European Journal of Wildlife Research

, Volume 62, Issue 4, pp 377–393 | Cite as

Age- and season-specific variation in local and long-distance movement behavior of golden eagles

  • Sharon A. Poessel
  • Peter H. Bloom
  • Melissa A. Braham
  • Todd E. Katzner
Original Article


Animal movements can determine the population dynamics of wildlife. We used telemetry data to provide insight into the causes and consequences of local and long-distance movements of multiple age classes of conservation-reliant golden eagles (Aquila chrysaetos) in the foothills and mountains near Tehachapi, California. We estimated size and habitat-related correlates of 324 monthly 95 % home ranges and 317 monthly 50 % core areas for 25 birds moving locally over 2.5 years. We also calculated daily, hourly, and total distances traveled for the five of these birds that engaged in long-distance movements. Mean (±SD) monthly home-range size was 253.6 ± 429.4 km2 and core-area size was 26.4 ± 49.7 km2. Consistent with expectations, space used by pre-adults increased with age and was season-dependent but, unexpectedly, was not sex-dependent. For all ages and sexes, home ranges and core areas were dominated by both forest & woodland and shrubland & grassland habitat types. When moving long distances, eagles traveled up to 1588.4 km (1-way) in a season at highly variable speeds (63.7 ± 69.0 km/day and 5.2 ± 10.4 km/h) that were dependent on time of day. Patterns of long-distance movements by eagles were determined by age, yet these movements had characteristics of more than one previously described movement category (migration, dispersal, etc.). Our results provide a context for differentiating among types of movement behaviors and their population-level consequences and, thus, have implications for management and conservation of golden eagle populations.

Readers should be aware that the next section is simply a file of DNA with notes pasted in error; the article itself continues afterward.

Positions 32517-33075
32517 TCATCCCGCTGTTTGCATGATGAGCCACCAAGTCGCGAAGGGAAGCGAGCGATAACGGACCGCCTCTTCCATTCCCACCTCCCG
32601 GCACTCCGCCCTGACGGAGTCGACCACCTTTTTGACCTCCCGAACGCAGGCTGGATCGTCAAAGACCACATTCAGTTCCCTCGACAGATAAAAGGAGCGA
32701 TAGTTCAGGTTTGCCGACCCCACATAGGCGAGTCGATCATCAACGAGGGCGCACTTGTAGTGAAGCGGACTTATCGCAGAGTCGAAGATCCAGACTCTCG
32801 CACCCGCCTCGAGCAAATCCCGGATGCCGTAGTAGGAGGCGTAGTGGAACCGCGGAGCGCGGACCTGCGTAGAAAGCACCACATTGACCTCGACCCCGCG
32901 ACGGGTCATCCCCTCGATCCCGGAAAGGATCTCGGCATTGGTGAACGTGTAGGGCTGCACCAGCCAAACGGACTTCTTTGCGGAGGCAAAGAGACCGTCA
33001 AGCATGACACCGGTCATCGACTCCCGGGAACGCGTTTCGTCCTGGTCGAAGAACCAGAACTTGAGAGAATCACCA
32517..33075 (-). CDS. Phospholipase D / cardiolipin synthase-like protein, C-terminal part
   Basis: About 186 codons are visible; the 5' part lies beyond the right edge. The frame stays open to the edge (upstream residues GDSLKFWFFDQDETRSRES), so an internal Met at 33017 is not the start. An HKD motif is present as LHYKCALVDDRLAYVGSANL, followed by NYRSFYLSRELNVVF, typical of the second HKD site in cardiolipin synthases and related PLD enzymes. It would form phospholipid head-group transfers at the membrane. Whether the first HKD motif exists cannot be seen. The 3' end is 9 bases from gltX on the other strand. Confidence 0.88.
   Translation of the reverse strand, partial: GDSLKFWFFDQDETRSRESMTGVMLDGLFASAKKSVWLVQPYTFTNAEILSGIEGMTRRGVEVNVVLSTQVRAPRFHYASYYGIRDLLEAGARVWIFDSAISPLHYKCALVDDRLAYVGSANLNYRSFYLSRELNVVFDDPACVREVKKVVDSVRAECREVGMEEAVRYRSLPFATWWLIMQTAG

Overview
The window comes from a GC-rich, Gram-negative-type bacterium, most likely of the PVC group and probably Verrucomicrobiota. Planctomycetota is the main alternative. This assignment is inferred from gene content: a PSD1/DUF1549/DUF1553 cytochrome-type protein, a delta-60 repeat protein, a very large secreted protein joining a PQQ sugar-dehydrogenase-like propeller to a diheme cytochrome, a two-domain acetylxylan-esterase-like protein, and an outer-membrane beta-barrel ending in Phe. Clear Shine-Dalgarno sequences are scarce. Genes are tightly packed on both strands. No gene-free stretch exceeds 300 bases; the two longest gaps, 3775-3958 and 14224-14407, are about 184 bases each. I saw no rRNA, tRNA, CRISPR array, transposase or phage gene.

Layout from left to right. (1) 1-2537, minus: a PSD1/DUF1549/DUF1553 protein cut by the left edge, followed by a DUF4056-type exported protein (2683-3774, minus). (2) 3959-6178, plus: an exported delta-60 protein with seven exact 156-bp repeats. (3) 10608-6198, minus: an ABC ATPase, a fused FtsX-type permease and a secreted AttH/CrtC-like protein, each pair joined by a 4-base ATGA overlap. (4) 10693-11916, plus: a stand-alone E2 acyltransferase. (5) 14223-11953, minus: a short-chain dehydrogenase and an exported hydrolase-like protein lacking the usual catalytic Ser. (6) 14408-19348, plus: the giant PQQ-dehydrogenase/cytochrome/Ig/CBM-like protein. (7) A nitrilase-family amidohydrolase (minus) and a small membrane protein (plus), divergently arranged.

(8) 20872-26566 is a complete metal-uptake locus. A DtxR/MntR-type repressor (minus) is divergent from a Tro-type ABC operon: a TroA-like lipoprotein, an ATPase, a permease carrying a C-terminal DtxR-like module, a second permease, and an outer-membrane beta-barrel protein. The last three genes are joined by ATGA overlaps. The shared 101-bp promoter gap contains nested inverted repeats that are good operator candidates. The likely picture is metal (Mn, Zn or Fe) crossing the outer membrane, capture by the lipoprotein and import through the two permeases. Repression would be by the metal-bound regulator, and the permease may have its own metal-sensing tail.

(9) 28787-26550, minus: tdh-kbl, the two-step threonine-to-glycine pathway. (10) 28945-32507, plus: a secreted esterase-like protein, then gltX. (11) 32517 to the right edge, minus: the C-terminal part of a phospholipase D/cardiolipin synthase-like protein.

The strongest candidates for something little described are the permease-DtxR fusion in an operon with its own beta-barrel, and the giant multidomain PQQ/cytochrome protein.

Aquila chrysaetos California Connectivity Exploratory movements Migration Movement ecology 

Supplementary material

10344_2016_1010_MOESM1_ESM.xlsx (302 kb)
ESM 1(XLSX 302 kb)
10344_2016_1010_MOESM2_ESM.pdf (620 kb)
ESM 2(PDF 620 kb)


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Copyright information

© Springer-Verlag Berlin Heidelberg (outside the USA) 2016

Authors and Affiliations

  • Sharon A. Poessel
    • 1
  • Peter H. Bloom
    • 2
  • Melissa A. Braham
    • 3
  • Todd E. Katzner
    • 1
  1. 1.U.S. Geological Survey, Forest and Rangeland Ecosystem Science CenterBoiseUSA
  2. 2.Western Foundation of Vertebrate ZoologyCamarilloUSA
  3. 3.Division of Forestry and Natural ResourcesWest Virginia UniversityMorgantownUSA

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